Sales Pipeline Radio, Episode 156: Q&A with Derek Slayton @DerekSlayton


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Late in 2015 we started Sales Pipeline Radio, live every Thursday at 11:30 a.m. Pacific. It’s just 30 minutes long, fast-paced and full of actionable advice, best practices and more for B2B sales & marketing professionals.

We’ve featured an impressive list of guests and cover a wide range of topics, with a focus on sales development and inside sales priorities. You can listen to full recordings of past shows at and subscribe on Spotify,  iTunesBlubrry, Google Play, or Stitcher

We were thrilled this last time to talk to Derek Slayton, CMO at Terminus in an episode called, The State of ABM in 2019: Stay Ahead & Drive Revenue Impact

The future of marketing’s leadership role is the central topic between Derek Slayton, CMO of Terminius, the ABM Platform company.  We discuss the future of account-based marketing, and side-track into the important area of marketing’s revenue responsibility.  Derek contends tB2B marketing is no longer a red balloon versus a blue balloon’s discussion just about lead generation; today it’s about the partnerships between sales, marketing and the CFO with the focus on revenue.

Derek says Marketing has to be forward leaning into the revenue discussion and held accountable for holding up their part of the revenue bargain.  “We get lost in our to-do list,” and the most notable CMO’s balance the use of tools and leadership to advance the strategic goals of the company.  This is an episode every marketing leader should listen to more than once.

For more on ABM insights with Derek and me, check out the on-demand recording of our recent Webinar, Critical Insights from the 2018 State of ABM Survey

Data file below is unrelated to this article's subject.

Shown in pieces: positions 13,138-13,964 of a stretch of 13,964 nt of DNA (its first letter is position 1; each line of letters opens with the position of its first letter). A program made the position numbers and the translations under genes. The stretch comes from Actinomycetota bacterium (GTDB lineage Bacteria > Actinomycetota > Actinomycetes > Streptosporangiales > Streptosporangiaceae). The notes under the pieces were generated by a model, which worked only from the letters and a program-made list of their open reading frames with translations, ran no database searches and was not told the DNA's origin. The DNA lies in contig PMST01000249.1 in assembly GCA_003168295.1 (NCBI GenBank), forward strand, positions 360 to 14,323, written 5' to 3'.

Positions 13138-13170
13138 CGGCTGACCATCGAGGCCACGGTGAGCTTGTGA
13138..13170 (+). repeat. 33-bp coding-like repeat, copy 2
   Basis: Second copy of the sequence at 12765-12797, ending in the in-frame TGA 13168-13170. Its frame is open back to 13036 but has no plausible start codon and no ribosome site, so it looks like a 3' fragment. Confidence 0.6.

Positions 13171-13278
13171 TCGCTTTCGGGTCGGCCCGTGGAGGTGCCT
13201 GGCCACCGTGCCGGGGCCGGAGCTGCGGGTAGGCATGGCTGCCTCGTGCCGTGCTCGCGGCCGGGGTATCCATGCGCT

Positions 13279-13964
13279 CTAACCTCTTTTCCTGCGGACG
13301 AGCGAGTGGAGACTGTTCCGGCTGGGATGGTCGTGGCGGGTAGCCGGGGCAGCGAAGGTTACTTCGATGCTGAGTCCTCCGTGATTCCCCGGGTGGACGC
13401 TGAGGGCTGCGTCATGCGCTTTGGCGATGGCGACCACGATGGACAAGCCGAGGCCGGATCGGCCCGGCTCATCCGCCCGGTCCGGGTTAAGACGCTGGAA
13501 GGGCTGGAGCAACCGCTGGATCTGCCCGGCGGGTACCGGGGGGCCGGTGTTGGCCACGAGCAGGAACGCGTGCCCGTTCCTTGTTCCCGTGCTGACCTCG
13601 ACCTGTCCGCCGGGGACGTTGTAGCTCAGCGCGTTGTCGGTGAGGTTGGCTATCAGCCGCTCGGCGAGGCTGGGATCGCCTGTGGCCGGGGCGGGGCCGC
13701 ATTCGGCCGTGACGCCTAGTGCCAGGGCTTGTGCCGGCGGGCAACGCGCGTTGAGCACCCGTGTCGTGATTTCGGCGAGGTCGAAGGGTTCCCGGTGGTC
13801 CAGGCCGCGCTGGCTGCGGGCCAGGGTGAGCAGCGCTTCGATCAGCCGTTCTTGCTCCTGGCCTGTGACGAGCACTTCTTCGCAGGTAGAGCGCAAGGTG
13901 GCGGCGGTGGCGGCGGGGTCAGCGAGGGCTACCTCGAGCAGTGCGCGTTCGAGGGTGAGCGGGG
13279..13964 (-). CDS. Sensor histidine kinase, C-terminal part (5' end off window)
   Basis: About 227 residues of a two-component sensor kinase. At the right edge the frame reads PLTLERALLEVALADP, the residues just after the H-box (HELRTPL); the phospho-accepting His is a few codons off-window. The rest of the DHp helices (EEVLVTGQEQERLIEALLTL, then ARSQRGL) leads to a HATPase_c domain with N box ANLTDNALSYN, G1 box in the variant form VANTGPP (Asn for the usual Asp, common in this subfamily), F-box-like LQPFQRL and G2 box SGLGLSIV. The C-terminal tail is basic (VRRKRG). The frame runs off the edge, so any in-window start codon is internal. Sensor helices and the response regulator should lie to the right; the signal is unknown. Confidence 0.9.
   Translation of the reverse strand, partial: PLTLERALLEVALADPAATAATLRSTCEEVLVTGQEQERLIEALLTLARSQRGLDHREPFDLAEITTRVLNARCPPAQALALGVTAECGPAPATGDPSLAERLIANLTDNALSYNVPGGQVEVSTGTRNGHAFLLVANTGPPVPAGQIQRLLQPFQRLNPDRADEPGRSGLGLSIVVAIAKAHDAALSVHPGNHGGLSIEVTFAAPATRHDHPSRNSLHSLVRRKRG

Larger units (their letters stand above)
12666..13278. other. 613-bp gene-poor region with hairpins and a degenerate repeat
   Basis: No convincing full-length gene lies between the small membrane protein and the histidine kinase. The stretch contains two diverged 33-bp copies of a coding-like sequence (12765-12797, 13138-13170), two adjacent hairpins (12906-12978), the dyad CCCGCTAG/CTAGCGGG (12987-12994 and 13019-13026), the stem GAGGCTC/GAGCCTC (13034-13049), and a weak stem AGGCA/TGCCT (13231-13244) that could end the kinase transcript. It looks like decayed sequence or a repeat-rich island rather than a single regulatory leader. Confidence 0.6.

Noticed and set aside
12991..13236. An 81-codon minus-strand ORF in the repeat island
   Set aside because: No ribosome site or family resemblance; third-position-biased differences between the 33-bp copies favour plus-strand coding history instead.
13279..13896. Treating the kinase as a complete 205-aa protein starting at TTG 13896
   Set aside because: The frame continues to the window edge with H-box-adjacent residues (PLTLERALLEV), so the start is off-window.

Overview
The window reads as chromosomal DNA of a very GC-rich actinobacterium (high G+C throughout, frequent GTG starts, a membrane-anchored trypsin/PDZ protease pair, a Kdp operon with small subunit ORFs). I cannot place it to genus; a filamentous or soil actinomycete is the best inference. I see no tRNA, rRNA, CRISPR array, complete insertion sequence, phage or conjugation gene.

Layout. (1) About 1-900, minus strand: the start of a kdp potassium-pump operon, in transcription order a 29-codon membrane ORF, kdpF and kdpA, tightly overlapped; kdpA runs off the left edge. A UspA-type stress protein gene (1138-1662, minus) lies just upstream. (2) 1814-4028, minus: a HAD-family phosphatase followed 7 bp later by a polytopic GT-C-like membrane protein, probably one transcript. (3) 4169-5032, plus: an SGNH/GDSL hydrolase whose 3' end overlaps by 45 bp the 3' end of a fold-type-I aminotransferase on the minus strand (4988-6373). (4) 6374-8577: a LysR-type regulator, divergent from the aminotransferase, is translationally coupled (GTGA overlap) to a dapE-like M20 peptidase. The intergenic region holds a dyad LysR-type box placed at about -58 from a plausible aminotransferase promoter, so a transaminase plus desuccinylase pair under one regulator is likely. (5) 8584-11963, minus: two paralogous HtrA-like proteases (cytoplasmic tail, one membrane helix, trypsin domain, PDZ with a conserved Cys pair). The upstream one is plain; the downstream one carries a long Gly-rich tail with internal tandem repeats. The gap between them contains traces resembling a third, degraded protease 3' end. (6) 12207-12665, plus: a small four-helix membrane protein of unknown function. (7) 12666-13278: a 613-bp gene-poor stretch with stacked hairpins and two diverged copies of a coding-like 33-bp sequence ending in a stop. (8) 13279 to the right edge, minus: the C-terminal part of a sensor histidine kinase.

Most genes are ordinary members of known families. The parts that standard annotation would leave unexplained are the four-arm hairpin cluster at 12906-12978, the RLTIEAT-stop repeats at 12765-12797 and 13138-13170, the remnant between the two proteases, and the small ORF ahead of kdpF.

Listen in or read the transcript below for the Sales Pipeline Radio Podcast:

Paul:  Welcome back for another episode of Sales Pipeline. Grab your board. We’re going to swim out in the sea of ideas and see if we can’t see that sales pipeline starting to curl up out in the ocean there with the man who knows how to catch every wave, Matt Heinz.

Matt:  Well, I’m hoping that a lot of sales professionals are flushing out that sales pipeline and closing some deals as we record this on the last day of February. But I have been a little worried about you, Paul.

Paul:  Have you?

Matt:  Yeah. Well, last couple of episodes we were talking about beach drizzle out there. So I want to make sure that you are. It looks like the studio is dry. Are you okay?

Paul:  It’s a little drizzly out there again. I didn’t want to start off on negativity. We got some criticism saying Paul’s being down and negative just because it’s raining here in Southern California. But I’m telling you, it’s a disaster, and, again, it’s overcast and drizzly.

Matt:  Oh, yeah. Well, okay. So for a third week in a row, Paul is having to deal with a little bit of the weather, but the entire rest of the country deals with.

Paul:  We’re not used to this. We don’t get weather. The best job in the world is to be the weatherman in Southern California because every day it’s 70 and sunny. When it’s not, we’re discombobulated. We’re upset.

Matt:  Right. Earlier this week, our guest today and many people in the B2B marketing were down in Scottsdale for the B2B Exchange, which many years, including this year kind of represents the beginning of spring conference season. We’ve got a lot more coming up here, and we’ll be taking Sales Pipeline Radio on the road and broadcasting live for many of them over the course of the next couple weeks and months.

Thanks very much for joining us today on Sales Pipeline Radio, our last episode of February. If you’re joining us live on the Funnel Media Radio Network, thanks so much for doing so. If you listen to the podcast, thanks for subscribing. Thanks for downloading. We are well over 50,000 subscribers now as we head into the last part of Q1. And every episode of Sales Pipeline Radio is always available past, present, and future on We are featuring every week some of the best and brightest minds in B2B sales and marketing. Today is absolutely no different. Very excited to have a friend of mine, friend of the business, Chief Marketing Officer for Terminus, Derek Slayton.